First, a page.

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The olive culture has deep roots in the history passed down from generation to generation for thousands of years, in the interrelationship between past, present and future.
Olive tree cultivation and olive oil production has been with humankind since time immemorial, according to evidence that provide the artefacts and archaeological remains of the most ancient civilisations. The olive has been an integral part of life in the eastern Mediterranean from the first stirrings of civilisation.
Throughout the various civilisations, the olive tree and olive oil have occupied pivotal positions in the agricultural economy of Mediterranean countries and in their commerce with neighbouring populations.
The olive tree was a particularly important symbol for the ancient Greeks. Before starting the day's training or competition, athletes would rub their body with olive oil then dust themselves with fine sand. This helped to regulate their body temperature and protect them from the sun. After competing, athletes would scrape off the sweat, oil and sand with a curved tool called a strigil. Then they would be washed using water and a sponge.
Olive oil was connected to their diet and their religion, and was used as a decorative motif on vases, in gold jewellery and elsewhere. It was considered a symbol of peace, wisdom and victory.
The legendary ancient light of the oil lamp was a main light source for centuries, not only for practical reasons, but also as a part of celebrations .
San Basilio the Great was one of the founding fathers of the modern church and the initiator of the Basilian order of monks, one of the most important engines of civilization in the Mediterranean during the Middle Ages. A Basilian monk community was founded where the San Basilio farmland is today. Basilian monks were the fathers of modern olive growing and olive-oil-making techniques in Southeastern Sicily more than 1,200 years ago. We can affirm that in San Basilio olive we've carried on that tradition of excellence ever since.
One of the great symbols in scripture is the symbol of the olive and its oil. The olive symbolizes life, renewal, resilience, and peace and the oil symbolizes purity, protection, health and light. Anciently, much of middle-eastern life revolved around this unique tree with its unusual fruit.
People have used olive presses since Greeks first began pressing olives over 5,000 years ago. Roman olive presses survive to the present time, with a notable collection present in Morocco. An olive press works by applying pressure to olive paste to separate the liquid oil and vegetation water from the solid material. The oil and vegetation water are then separated by standard decantation.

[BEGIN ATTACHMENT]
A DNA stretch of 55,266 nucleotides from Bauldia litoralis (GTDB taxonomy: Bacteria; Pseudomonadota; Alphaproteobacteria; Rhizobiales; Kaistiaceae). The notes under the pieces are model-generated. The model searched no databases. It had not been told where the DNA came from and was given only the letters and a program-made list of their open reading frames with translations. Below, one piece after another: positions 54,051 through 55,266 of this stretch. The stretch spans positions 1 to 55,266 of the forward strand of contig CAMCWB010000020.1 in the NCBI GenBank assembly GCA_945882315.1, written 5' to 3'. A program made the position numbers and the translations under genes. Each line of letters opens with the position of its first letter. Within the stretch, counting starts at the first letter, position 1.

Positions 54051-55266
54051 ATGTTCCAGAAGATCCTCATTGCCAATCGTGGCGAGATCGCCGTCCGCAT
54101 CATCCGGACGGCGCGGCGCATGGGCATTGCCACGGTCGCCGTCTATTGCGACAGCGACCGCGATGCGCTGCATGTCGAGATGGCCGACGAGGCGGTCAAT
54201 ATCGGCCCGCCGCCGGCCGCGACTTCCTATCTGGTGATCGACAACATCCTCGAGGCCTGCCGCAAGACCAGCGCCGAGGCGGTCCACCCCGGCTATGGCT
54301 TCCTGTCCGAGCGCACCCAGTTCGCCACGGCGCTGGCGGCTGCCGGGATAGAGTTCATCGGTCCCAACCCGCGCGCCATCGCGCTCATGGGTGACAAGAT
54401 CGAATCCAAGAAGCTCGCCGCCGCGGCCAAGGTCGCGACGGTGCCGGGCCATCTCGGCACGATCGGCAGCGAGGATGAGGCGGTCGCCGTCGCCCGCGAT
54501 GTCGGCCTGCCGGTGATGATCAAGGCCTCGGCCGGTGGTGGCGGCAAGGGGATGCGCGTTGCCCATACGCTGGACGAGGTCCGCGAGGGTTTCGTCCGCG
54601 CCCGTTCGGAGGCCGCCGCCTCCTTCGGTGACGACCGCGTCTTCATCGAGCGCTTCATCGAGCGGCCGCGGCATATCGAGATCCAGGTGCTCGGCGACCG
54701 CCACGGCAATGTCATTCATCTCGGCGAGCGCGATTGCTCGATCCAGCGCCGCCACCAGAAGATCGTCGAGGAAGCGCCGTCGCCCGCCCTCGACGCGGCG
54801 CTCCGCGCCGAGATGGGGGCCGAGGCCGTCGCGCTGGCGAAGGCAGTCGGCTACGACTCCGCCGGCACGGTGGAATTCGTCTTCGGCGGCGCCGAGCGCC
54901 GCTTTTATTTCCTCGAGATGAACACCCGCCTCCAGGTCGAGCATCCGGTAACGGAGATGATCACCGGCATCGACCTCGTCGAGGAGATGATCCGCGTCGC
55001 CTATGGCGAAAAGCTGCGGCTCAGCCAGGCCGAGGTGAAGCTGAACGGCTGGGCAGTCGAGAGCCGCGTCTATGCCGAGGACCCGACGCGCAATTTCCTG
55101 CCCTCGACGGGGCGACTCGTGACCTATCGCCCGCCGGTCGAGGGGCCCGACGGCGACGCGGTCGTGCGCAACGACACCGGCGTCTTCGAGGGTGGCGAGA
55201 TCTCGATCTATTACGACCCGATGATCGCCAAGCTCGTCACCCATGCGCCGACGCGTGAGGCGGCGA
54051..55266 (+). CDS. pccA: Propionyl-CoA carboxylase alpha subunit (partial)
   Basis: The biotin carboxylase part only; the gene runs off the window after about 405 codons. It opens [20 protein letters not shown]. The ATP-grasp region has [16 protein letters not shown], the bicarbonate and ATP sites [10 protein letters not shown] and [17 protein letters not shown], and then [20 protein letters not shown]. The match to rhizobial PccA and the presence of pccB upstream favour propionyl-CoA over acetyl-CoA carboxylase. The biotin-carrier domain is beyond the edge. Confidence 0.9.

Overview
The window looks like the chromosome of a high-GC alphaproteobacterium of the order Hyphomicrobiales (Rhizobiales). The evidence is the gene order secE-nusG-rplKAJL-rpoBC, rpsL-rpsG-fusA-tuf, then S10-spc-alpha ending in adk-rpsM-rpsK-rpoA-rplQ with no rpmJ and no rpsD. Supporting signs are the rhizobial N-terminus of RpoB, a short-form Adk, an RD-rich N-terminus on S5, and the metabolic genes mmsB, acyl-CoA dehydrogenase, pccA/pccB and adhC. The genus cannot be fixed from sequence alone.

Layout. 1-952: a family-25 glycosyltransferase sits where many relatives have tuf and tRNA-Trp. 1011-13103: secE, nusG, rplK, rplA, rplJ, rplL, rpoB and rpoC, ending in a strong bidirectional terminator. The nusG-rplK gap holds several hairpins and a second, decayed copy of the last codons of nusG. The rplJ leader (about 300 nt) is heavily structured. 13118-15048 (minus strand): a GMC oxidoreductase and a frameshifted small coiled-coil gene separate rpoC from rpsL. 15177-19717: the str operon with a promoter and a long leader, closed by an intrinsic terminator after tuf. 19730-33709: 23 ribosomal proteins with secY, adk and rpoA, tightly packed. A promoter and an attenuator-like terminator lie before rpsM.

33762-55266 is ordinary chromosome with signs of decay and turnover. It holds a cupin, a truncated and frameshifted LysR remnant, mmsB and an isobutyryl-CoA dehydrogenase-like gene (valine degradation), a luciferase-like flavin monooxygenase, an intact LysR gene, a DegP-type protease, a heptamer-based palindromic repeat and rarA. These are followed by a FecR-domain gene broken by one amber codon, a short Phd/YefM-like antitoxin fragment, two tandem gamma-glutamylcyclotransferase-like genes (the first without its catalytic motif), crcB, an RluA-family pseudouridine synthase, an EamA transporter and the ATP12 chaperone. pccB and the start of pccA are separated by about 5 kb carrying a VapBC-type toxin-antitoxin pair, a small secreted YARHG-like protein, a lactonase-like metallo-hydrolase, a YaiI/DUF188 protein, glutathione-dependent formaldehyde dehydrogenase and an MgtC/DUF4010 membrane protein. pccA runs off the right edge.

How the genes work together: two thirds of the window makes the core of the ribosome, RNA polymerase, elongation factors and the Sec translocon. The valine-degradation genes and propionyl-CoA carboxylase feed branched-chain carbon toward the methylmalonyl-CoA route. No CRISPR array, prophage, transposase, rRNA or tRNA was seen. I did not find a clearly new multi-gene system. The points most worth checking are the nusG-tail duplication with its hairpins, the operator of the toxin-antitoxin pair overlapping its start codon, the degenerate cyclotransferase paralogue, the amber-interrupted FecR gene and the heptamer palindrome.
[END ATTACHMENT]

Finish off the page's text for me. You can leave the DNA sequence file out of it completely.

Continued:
This basic method is still widely used today, and it is still a valid way of producing high quality olive oil if adequate precautions are taken.
The Trapetum was used in ancient times for the production of olive oil.
Broadly speaking, the "trapetum" consisted of a basement in the form of a mortar made of stone called "mortarium", by a stone column or milliarium in the middle which allows pivotal movement, and pulping two molars or orbis held by the central column, which are flat on the inside and convex on the sides and for carrying out pivotal movements of rotation and rendering. The whole structure was fixed by iron plates and pins. The stones were separated by a piece of iron known as "relief" that provided support for them and prevented them from stopping at the bottom and breaking the stones of the olives. Thus, through friction, separating the fleshy part of the olive from the stone.
Clear testimony of Salento peasant culture are hypogeous oil mills: human signs and religious spatiality, made of shadows and silence, spaces feel immediately familiar, allowing to relive them intimately in their hearts and minds.
The rock crusher allowed to have a temperature suitable for processing olives. The oil, in fact, becomes solid around 6°C. Therefore, in order that its extraction was facilitated, the temperature should be constant.
Since the nineteenth century, the hypogeous oil mills were progressively decommissioned for several reasons, especially for the Industrial Revolution and for a more refined and suitable manufacturing processes – so, the hypogeous crushers were gradually replaced by modern crushers.